December 28th, 1991
For the fifth night in a row – of all good days of the year, on Holy Innocents Day, Severus Snape sat alone in his Hogwarts office. His mind dwelt on Christmas Past.
"Long Past?" you may inquire.
No, Reader. Snape's past. More precisely: this past Christmas of the year 1991.
You will be glad to hear that Snape had not suffered a major personality change. He was still as introvert a colleague, as sarcastic a teacher, and as greasy a git as the good old castle knew, or any other good old dwelling, street, or village in the good old Wizarding World.
You will not find him making a Laocoon of himself with his stockings, or trying to shave while dancing, either. He valued his nose too much for such nonsense.
He merely mused that this year he had learned a thing or two during the Festive Season.
The secret of Flitwick's successful gifts, for instance. Was that already four days ago? It seemed much shorter – as if everything had happened in one, long night.
During their drinking session Snape had thanked him again for his own, beautiful present. "What I do," Flitwick had said, "is buy things as soon as I see them. I spotted that book on Les Herbes Enchantées in Aix-en-Provence this summer, and I thought of you at once. That's Severus's Christmas Gift in the bag, I thought."
It was the most sensible idea in the world. Almost … yes, almost a Slytherin idea. Next year, that was what he would do, too. As soon as he saw something suitable, he'd buy it. One could spread expenses and avoid the December rush, all in one go. It might even save money, since he wouldn't have to buy at Christmas prices.
And it was perfectly doable. It had happened to Snape, too, to think of his colleagues when he saw something on his holidays. Those slippers he had seen in Istanbul had made him think of Flitwick, for instance. Utterly comfortable they had looked, and beautifully-embroidered. The little shoe-shop had been a riot of colours, and the bronze-and-blue ones would have made a most suitable gift. Flitwick always wore slippers in his leisure hours.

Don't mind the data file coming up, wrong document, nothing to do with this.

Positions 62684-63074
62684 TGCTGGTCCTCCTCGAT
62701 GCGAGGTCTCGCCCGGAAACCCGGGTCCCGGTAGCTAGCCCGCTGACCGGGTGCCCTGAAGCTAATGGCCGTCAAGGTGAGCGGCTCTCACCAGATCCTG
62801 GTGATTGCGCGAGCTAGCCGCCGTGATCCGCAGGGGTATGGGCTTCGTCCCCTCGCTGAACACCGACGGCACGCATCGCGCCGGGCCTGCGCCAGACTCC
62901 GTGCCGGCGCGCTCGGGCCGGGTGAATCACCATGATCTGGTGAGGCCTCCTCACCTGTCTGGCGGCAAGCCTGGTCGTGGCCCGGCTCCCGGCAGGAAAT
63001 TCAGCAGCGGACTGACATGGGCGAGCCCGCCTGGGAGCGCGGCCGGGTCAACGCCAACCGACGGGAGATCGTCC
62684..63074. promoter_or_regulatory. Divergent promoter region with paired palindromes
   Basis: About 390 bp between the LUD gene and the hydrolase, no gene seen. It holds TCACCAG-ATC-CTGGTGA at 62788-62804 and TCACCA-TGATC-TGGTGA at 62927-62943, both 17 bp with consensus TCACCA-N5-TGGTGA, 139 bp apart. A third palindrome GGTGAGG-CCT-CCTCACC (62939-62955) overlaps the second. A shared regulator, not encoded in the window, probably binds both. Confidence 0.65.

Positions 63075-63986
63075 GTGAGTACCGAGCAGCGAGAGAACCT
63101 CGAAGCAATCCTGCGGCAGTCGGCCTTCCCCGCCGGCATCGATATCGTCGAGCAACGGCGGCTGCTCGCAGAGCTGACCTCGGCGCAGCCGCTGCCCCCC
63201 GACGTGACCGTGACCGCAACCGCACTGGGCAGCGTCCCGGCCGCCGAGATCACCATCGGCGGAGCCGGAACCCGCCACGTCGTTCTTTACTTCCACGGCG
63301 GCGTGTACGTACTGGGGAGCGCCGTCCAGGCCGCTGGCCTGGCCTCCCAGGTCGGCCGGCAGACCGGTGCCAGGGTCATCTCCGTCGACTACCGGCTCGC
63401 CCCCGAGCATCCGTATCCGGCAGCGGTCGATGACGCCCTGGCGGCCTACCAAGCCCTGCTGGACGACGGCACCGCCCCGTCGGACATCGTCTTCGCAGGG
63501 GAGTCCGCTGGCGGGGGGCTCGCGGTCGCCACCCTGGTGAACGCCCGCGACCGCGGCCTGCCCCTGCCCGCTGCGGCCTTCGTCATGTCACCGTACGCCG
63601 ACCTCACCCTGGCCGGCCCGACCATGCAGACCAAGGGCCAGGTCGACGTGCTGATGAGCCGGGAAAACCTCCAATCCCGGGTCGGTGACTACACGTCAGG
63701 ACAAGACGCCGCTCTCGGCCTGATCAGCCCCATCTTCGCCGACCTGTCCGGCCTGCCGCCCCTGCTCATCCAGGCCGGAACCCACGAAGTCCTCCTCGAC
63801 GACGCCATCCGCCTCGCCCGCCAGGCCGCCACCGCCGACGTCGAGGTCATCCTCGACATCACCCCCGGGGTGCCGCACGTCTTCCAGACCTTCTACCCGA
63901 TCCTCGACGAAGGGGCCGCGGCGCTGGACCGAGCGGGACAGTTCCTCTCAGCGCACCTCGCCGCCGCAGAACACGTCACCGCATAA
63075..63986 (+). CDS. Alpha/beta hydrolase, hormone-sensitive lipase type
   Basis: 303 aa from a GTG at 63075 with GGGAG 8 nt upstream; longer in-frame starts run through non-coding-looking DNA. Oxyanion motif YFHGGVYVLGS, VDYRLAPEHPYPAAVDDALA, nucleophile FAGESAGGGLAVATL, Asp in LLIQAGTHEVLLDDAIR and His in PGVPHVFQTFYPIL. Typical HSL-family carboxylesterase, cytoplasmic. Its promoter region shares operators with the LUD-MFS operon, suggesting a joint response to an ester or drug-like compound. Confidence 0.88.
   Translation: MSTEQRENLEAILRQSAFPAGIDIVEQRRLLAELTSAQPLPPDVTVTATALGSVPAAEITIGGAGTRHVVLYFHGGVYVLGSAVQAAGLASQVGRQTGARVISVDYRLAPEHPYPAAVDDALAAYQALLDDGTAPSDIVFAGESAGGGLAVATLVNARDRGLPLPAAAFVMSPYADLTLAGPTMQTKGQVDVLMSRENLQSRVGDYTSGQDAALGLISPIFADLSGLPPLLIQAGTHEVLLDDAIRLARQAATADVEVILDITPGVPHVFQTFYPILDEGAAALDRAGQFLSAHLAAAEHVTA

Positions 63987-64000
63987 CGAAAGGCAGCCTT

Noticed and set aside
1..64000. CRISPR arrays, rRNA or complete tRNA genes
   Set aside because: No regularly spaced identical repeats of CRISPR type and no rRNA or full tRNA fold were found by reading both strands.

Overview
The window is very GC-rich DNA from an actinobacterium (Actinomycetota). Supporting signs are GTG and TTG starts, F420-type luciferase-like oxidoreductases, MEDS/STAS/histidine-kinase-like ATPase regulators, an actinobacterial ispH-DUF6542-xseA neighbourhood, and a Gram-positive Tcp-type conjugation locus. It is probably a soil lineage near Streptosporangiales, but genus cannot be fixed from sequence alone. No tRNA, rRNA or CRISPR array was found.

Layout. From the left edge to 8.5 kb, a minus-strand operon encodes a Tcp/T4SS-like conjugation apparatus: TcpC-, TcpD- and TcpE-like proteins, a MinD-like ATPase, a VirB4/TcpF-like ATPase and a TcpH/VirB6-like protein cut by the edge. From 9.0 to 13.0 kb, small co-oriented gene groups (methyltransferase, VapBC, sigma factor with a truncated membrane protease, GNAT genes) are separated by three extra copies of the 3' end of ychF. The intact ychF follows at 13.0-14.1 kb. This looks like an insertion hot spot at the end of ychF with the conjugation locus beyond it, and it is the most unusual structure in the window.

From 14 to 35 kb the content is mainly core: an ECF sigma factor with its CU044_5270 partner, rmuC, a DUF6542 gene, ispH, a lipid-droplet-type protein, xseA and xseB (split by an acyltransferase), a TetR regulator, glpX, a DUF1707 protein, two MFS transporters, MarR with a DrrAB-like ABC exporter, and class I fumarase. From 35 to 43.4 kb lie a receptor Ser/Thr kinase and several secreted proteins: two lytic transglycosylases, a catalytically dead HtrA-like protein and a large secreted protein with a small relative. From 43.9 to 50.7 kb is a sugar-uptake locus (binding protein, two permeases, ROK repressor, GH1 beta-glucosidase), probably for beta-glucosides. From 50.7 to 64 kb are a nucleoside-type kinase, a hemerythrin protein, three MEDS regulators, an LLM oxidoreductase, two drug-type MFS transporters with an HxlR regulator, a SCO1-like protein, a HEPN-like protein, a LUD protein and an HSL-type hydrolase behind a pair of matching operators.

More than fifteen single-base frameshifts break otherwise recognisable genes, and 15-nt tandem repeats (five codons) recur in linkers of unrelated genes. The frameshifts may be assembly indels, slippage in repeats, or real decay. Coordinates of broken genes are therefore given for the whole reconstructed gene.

Snape had just never thought about Christmas in the middle of summer, and he hadn't bought the slippers since bringing back one gift for just one colleague would have been odd. But now he knew the trick, and this coming year he would be prepared. It would be good to have a special gift for Flitwick, not just because of the man's own generosity, but because he had truly enjoyed the evening they had spent together.
"Come and see me again! Will you come and see me?" Flitwick had asked, and Snape had promised that he would.
Also, the Slytherin cake had been most successful. Snape rather thought he might add a pitcher of mulled wine next year.
No, perhaps not. If his students found it in the morning, they would drink it for breakfast. Not even Slytherin Manners would survive that. But he might pass by with the pitcher on, say, Christmas Eve. Supervise the students while they drank. Talk a bit. About this and that. Quidditch. What they planned to do on Christmas day. It needn't be long – just ten or fifteen minutes. Stay longer and they'd start feeling embarrassed. So would he. Fifteen minutes of polite conversation and one goblet of mulled wine was more than enough – for all concerned.
Also, he had put a stopper in Dumbledore's ludicrous idea to hide the Mirror in plain sight – in an old classroom where any idiot could find it. And any idiot had, as he had told Dumbledore with some asperity. On Boxing Day Potter had returned – as Snape knew he would – with the Weasley boy.
Snape had fetched Mrs Norris, with whom he had a reasonably affectionate relationship, and she had taken care of the little problem soon enough. Once the boys had spotted her, they had run for their lives. Snape hadn't seen them leave, of course, but he had stood around the corner and listened to their hurried footsteps. Afterwards, he had gone to Dumbledore and had told him in no uncertain terms that the Mirror would have to go elsewhere.